An early French brass ‘one-piece’ carriage clock with Jules escapement, circa 1840.
The 6-cm enamel dial is fitted in a gilt brass surround with small engraved flowers. It has Roman numerals en is signed Jules Paris. The Breguet hands are made of blued steel.
The movement is driven by two spring barrels and is of eight day duration. On top there is the beautifully constructed escapement. It consists of a subframe with the anchor escapement with ruby pallets below and the split balance with helical spring fitted in a sub frame. Although this escapement is not uniquely used by Jules but also by several early makers as Bolviller, Auguste and beguin, it is named after Jules. (Jules escapement) The clock strikes the full and half hours on a bell by means of countwheel. Both the use of a bell instead of a gong and countwheel instead of rack striking, are characteristics that are limited to the early carriage clock production that was initiated by Paul Garnier. At the bottom of the back plate it is numbered 844 and signed Jules A Paris.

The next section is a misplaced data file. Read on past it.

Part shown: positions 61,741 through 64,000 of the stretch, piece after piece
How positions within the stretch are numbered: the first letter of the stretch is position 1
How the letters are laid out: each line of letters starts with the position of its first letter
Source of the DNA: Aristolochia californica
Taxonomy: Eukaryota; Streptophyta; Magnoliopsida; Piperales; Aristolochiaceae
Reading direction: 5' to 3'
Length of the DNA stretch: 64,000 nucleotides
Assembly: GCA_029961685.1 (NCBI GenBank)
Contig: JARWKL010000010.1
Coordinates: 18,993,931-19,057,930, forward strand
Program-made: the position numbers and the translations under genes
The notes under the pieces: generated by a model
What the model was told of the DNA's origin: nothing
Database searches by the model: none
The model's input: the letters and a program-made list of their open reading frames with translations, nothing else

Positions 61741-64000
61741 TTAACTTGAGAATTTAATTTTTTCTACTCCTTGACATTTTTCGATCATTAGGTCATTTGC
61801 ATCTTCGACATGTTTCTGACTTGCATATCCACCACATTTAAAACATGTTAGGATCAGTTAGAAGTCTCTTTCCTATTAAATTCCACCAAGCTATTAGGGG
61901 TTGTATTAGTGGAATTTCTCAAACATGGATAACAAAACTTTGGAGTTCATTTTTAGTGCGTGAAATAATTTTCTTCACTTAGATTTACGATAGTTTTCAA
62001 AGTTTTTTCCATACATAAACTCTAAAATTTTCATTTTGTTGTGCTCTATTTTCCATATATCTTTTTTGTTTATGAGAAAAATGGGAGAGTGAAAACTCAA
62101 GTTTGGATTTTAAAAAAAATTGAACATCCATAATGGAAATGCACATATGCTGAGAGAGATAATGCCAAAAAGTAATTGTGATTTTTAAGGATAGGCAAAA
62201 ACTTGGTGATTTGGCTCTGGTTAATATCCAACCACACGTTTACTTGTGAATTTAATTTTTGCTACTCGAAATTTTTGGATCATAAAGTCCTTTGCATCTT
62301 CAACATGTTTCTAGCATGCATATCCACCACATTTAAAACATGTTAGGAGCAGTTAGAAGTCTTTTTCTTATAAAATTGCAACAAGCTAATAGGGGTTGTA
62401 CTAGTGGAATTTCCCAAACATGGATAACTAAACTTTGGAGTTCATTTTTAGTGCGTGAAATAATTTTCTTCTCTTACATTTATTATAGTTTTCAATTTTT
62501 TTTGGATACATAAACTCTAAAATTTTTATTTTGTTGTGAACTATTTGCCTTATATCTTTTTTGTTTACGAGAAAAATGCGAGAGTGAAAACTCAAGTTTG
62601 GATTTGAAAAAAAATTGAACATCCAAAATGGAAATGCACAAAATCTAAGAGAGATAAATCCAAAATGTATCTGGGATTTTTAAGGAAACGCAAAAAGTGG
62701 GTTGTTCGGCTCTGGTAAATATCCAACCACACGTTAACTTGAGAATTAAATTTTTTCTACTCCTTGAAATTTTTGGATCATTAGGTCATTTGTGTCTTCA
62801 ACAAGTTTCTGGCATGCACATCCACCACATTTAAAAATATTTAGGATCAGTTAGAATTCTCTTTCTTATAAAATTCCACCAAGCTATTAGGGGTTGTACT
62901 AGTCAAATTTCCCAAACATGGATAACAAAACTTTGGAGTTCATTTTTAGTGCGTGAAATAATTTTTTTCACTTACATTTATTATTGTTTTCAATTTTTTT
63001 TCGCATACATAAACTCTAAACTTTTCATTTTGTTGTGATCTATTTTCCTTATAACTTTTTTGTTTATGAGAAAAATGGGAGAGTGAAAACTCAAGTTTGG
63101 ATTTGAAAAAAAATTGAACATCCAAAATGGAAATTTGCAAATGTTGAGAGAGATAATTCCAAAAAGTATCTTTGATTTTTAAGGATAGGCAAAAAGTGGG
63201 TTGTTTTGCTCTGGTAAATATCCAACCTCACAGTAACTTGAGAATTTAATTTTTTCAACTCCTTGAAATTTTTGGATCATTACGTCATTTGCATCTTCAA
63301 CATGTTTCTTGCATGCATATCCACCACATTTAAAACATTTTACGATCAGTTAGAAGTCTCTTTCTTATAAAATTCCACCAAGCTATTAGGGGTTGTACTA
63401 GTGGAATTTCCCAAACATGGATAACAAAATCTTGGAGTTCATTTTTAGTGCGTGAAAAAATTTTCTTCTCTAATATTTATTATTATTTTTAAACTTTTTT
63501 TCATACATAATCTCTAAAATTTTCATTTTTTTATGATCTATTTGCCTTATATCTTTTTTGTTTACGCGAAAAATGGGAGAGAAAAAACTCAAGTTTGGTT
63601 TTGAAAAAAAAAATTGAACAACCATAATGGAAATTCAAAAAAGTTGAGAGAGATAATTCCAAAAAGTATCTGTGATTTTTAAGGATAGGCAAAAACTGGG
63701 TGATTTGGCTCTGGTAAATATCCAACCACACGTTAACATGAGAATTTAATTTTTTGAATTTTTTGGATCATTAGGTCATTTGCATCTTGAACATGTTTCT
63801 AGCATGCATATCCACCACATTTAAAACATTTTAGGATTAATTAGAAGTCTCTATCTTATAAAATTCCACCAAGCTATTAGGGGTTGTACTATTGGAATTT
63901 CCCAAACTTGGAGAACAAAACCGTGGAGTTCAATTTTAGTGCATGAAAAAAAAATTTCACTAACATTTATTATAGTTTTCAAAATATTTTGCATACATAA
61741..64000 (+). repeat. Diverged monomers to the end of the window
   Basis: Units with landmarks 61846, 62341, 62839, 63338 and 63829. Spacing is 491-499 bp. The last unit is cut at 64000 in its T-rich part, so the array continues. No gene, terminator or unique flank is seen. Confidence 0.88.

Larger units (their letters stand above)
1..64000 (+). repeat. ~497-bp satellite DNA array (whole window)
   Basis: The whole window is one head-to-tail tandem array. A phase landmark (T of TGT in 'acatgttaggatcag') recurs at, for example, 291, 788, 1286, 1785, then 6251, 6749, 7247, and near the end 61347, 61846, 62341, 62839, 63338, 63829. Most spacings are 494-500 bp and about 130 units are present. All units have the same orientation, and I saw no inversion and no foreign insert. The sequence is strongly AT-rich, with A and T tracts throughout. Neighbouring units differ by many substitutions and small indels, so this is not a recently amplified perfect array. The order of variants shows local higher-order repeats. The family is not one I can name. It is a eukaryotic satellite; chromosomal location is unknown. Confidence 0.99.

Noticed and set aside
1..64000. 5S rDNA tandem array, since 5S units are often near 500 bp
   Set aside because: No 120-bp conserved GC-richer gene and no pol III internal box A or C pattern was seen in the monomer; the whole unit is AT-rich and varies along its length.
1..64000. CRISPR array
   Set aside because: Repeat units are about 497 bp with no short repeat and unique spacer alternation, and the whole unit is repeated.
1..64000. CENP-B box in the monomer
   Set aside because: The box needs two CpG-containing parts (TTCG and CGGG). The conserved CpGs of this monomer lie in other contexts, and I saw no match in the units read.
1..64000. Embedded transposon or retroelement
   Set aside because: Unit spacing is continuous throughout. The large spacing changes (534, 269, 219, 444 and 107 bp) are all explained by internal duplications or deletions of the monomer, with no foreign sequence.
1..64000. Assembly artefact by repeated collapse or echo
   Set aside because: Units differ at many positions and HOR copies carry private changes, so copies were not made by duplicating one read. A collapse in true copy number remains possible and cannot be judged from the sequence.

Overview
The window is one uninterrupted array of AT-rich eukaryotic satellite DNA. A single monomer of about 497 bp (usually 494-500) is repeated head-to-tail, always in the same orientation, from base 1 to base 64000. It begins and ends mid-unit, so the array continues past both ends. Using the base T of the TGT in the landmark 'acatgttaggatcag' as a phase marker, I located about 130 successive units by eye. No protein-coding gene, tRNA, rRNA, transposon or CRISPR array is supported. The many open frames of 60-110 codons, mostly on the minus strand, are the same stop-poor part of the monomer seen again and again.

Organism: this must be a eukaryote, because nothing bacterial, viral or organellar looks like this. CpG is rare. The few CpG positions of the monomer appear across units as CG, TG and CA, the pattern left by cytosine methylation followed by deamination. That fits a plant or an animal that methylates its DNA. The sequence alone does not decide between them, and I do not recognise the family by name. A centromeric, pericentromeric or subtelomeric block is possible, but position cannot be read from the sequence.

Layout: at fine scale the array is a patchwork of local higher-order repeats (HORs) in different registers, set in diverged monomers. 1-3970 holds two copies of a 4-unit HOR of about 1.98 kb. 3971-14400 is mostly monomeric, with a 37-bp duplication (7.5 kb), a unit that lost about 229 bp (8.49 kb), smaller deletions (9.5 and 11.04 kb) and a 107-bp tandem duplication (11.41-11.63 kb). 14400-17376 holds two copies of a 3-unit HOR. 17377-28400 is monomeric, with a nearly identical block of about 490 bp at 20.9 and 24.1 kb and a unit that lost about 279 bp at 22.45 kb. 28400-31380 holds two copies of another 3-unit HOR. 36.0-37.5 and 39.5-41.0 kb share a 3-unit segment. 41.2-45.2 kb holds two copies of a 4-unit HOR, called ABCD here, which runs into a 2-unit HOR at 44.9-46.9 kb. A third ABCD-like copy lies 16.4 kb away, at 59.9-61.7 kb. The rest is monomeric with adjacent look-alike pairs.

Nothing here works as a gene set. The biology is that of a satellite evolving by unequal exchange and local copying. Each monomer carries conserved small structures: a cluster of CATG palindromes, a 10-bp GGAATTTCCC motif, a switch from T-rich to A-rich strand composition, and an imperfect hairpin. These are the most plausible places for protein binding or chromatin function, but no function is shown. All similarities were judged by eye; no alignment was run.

The brass case consists of moulded posts connected together solid. Because this solid construction in contrast of the multi-piece cases, this type of case is called ‘one-piece’. It is surmounted by a well made handle and has beveled glass panels to all sides and top. The whole is fitted on the moulded base with rounded corners.
In teh standard book on carriage clocks by Allix en Bonnert both movement and escapement of this particular clock discussed and depicted. Allix & Bonnert, Carriage Clocks and their development, pp. 73-74.